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Iman Alinezhadi, Nastaran Heidari, Hossein Javanbakht,
Volume 7, Issue 3 (11-2020)

Sexual dimorphism in the ratio of digits length is a morphological feature resulted from the interaction between sex hormones and prenatal Hox genes, the latter is known to control the development of both limbs and genitals. The status of this trend and ratios have been investigated in various animal groups, including humans, other mammals, birds, reptiles, and amphibians. In this study, the body length and sexual dimorphism in the second-to-fourth, second-to-third and third-to-fourth digit lengths ratios (i.e., 2D:3D, 2D:4D, 3D:4D) of left fore and hind limbs were investigated in 54 specimens of toads collected from the northern Iran, including Bufo viridis (16 males and 19 females) and Pelobates syriacus (10 males and 9 females). In addition, the body length of the studied specimens were recorded. The results showed that the average body length (SVL) of female individuals of Pelobates syriacus was higher than those in males, which was found to be statistically significant (P≤0.05). Meanwhile, the average body length (SVL) of female individuals of Bufo viridis was found to be higher than those in males, however, the difference was not statistically significant. No sexual dimorphism was detected in the second-to-fourth, second-to-third and third-to-fourth digit lengths ratios of left fore and hind limbs between the male and female undividuals of Bufo viridis. However, the second-to-fourth digit ratio (2D:4D) in Pelobates syriacus species were found to be significantly different (P=0.040) between the male and female individuals, as the ratio was higher in males than females. Therefore, it could be concluded that the sexual dimorphism in 2D:4D of Pelobates syriacus species is consistent with those in most amphibians and diapsids.
Hossein Javanbakht, Reyhaneh Hajian,
Volume 8, Issue 1 (6-2021)

Coccidian (Apicomplexa: Coccidia) parasites have been reported in almost all groups of vertebrates. These parasites may cause serious ecological and pathological effects to their hosts. Reptiles were found the be the host of the parasites of the genera Schellackia and Lankesterella, as these parasites undergo their entire life cycle in the reptilian body, with an intermediate stage of dormancy in the tissues of a hematophagus transmitter (generally a mite or a mosquito), until the next reptilian host swallows the infected insect. However, very little is known about the prevalence and intensity of these parasites in most of their distribution area, which is the focus of the current study. To do so, the prevalence and intensity of these blood parasites in three species of lizards, including Ophisops elegans, Trapelus lessonae and Eremias monticola from Markazi Province of Iran were investigated. Samples of blood were collected from the caudal vein of 51 lizards of the aforementioned species by insulin syringes, then the blood smears were dried, fixed with methanol and stained with Giemsa solution. Prepared blood samples were then examined by means of light microscopy, using a 100× magnification objective lens. 41 percent of the 51 examined samples were found to be infected by haemococcidians blood parasites from the family Lankesterellidae. The mean intensity of parasites in the three species were between 0.03-0.05%. The investigation revealed a relatively high percentage of prevalence and intensity of blood parasites in lizards of central part of Iran. The results showed the presence of a complete set of various vectors for the spread of haemoparasites in the area. Therefore, future researches are strongly recommended to utilize genetic markers in order to obtain a better identification of the parasites.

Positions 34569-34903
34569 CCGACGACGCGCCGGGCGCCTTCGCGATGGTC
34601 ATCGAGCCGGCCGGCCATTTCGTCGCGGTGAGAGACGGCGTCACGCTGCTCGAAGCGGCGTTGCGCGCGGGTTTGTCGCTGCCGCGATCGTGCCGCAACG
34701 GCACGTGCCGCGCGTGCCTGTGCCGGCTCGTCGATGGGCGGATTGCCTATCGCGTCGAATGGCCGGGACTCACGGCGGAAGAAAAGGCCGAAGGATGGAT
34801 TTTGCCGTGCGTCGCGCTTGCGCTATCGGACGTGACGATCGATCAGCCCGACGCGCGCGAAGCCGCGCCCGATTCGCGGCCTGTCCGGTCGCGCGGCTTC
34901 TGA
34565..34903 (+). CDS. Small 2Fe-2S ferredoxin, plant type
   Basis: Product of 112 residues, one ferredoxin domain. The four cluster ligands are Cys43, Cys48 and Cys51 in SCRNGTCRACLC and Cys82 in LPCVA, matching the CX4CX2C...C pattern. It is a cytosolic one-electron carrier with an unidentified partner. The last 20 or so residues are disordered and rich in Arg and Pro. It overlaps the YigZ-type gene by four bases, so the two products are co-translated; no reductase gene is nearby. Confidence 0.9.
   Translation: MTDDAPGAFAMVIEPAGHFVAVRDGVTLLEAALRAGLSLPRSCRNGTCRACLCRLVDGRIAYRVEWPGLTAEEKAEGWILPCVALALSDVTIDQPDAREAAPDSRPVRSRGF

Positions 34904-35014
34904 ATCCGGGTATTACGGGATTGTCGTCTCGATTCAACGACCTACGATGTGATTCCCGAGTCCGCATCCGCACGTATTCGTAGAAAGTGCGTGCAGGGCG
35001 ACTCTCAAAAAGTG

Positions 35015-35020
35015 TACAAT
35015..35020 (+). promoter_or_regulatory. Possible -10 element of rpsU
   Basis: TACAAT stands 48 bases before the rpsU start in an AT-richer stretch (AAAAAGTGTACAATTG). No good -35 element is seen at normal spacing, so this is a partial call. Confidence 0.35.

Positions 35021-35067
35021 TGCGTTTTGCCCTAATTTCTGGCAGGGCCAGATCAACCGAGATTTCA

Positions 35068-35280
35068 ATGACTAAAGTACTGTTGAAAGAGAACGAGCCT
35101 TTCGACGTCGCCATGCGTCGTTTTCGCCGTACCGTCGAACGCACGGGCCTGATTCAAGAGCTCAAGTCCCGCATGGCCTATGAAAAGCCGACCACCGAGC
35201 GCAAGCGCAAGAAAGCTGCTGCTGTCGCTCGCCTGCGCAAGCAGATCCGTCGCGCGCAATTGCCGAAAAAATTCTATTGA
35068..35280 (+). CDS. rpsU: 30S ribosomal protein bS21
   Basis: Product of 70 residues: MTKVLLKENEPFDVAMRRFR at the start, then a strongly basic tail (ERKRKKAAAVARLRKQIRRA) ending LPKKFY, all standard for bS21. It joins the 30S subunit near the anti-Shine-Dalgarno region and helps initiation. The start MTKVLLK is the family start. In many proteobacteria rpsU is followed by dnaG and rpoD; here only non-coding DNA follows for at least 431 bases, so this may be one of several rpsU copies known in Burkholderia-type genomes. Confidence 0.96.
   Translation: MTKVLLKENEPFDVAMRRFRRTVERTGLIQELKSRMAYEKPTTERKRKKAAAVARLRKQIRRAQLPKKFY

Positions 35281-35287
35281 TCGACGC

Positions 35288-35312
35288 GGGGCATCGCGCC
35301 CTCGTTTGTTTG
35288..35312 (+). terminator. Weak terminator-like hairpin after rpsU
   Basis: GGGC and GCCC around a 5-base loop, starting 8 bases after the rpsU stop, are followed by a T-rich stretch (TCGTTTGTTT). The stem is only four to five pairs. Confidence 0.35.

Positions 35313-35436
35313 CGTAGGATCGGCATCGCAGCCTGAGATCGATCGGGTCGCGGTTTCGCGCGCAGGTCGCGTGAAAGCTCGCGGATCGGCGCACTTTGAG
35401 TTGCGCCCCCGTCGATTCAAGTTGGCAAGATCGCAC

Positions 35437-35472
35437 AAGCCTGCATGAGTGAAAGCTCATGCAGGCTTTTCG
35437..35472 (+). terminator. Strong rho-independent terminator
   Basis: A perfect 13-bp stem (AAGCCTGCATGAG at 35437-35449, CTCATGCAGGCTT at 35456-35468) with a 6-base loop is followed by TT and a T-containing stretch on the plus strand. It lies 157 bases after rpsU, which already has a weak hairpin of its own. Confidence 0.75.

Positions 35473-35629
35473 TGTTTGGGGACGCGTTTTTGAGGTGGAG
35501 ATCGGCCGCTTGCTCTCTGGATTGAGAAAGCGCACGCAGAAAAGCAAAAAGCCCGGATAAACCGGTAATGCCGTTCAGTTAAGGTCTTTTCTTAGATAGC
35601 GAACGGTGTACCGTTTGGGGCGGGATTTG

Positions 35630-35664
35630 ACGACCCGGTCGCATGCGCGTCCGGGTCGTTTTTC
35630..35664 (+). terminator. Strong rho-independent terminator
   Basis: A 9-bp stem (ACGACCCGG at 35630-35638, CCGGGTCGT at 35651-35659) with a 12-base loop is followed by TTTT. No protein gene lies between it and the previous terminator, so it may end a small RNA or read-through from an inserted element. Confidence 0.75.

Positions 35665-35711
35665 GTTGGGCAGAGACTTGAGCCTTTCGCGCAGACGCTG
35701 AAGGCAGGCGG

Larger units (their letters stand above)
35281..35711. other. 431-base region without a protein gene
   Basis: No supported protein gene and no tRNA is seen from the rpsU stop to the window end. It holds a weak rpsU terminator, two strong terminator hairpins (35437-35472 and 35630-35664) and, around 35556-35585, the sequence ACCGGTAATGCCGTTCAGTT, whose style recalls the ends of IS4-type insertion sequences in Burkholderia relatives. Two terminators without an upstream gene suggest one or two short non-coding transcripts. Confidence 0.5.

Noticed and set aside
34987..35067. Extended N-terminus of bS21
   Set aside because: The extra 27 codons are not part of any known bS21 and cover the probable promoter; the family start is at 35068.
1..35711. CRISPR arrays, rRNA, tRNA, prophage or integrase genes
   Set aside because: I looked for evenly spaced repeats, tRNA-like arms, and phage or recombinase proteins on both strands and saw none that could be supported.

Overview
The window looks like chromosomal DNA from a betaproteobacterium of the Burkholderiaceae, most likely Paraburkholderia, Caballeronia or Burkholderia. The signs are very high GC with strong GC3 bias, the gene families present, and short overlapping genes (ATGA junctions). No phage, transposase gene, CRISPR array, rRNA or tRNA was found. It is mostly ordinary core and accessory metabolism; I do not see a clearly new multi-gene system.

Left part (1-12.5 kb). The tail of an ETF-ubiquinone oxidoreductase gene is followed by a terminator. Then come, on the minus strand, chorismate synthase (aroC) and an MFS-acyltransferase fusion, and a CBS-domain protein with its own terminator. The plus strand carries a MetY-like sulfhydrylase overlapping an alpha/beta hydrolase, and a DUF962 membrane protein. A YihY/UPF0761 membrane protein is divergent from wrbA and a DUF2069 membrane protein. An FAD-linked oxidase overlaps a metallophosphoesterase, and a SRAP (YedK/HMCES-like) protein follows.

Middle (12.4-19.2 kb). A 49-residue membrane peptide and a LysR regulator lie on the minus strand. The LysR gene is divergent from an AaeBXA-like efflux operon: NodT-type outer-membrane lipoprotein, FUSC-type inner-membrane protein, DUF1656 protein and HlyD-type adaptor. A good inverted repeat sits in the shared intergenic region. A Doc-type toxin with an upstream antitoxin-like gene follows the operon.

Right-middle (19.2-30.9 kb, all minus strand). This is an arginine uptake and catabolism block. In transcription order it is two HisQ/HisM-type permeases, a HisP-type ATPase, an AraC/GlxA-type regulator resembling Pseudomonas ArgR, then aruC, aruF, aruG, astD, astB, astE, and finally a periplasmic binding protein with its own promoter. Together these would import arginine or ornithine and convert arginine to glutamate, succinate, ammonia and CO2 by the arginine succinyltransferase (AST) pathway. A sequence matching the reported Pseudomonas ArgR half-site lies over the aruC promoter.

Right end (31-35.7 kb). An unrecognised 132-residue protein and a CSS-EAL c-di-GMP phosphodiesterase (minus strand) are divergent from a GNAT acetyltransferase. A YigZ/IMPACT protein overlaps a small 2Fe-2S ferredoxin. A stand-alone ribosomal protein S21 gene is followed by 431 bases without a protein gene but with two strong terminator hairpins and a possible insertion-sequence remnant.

Hossein Javanbakht, Dr. Nastaran Heidari, Iman Alinezhadi,
Volume 9, Issue 1 (3-2022)

The status of sexual dimorphism patterns in human and various animal groups including some mammals, birds, reptiles and amphibians have been studied, however, despite the fact that a growing number of studies were aimed to describe sexual dimorphism patterns in external morphological features such as the proportion of toes in animals, our knowledge of some basic issues, specially in some animal groups, is still limited. In this study, sexual dimorphism in terms of external morphological features as well as the ratio between finger lengths II to IV (2D: 3D, 2D: 4D, 3D: 4D) of the front and rear limbs in 30 specimens of Bufo eichwaldi toads (15 male and 15 female specimens) were in northern Iran. The results showed that females had higher mean body length (SVL) than males and this difference was statistically significant (90.50 mm in males vs. 114.93 mm in females and P = 0.00). In terms of other morphological traits, the results of T-test analysis (T test for independent samples) showed that the traits of diameter between two eyes (IOD), tympanum diameter (TD), length of the humerus (LHU), forearm length (FOL) and foot length (FL) had significant differences (P ≤ 0.05) between males and females. Also, the ratio of the size of the length of the fingers and toes on the left side of the body was examined in the species studied in terms of 2D:3D, 2D:4D, 3D:4D. The results showed that males and females were significantly different in two traits including 4th toe length (D4) and 1st finger length (F1). In addition, in terms of 2D:4D between males (0.4628) and females (0.4853) significant difference (P = 0.041) in the second and fourth toes of the hind limbs and in terms of 3D:4D between males (0.6233) and females (0.6787), there was a significant difference (P= 0.040) in the third and fourth fingers of the hind limbs. In this study, some habitat characteristics, ecology, threats and conservation measures related to Talysh toad species were also investigated.


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